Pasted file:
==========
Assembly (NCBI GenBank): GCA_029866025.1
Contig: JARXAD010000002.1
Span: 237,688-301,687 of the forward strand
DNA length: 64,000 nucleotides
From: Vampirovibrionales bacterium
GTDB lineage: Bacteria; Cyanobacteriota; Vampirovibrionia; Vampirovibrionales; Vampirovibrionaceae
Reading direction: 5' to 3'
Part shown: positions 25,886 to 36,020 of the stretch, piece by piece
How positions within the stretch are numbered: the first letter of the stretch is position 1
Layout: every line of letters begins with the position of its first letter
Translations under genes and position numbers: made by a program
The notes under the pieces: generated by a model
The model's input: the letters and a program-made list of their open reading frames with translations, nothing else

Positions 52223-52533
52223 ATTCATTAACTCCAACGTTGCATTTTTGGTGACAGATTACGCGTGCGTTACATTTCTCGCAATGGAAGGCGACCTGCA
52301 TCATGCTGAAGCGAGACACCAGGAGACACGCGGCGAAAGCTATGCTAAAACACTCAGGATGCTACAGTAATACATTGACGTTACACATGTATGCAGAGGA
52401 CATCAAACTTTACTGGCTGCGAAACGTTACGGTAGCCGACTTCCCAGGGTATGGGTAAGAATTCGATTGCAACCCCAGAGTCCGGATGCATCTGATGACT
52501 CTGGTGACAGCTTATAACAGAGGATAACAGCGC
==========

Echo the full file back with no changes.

Assembly (NCBI GenBank): GCA_029866025.1
Contig: JARXAD010000002.1
Span: 237,688-301,687 of the forward strand
DNA length: 64,000 nucleotides
From: Vampirovibrionales bacterium
GTDB lineage: Bacteria; Cyanobacteriota; Vampirovibrionia; Vampirovibrionales; Vampirovibrionaceae
Reading direction: 5' to 3'
Part shown: positions 25,886 to 36,020 of the stretch, piece by piece
How positions within the stretch are numbered: the first letter of the stretch is position 1
Layout: every line of letters begins with the position of its first letter
Translations under genes and position numbers: made by a program
The notes under the pieces: generated by a model
The model's input: the letters and a program-made list of their open reading frames with translations, nothing else

Positions 52223-52533
52223 ATTCATTAACTCCAACGTTGCATTTTTGGTGACAGATTACGCGTGCGTTACATTTCTCGCAATGGAAGGCGACCTGCA
52301 TCATGCTGAAGCGAGACACCAGGAGACACGCGGCGAAAGCTATGCTAAAACACTCAGGATGCTACAGTAATACATTGACGTTACACATGTATGCAGAGGA
52401 CATCAAACTTTACTGGCTGCGAAACGTTACGGTAGCCGACTTCCCAGGGTATGGGTAAGAATTCGATTGCAACCCCAGAGTCCGGATGCATCTGATGACT
52501 CTGGTGACAGCTTATAACAGAGGATAACAGCGC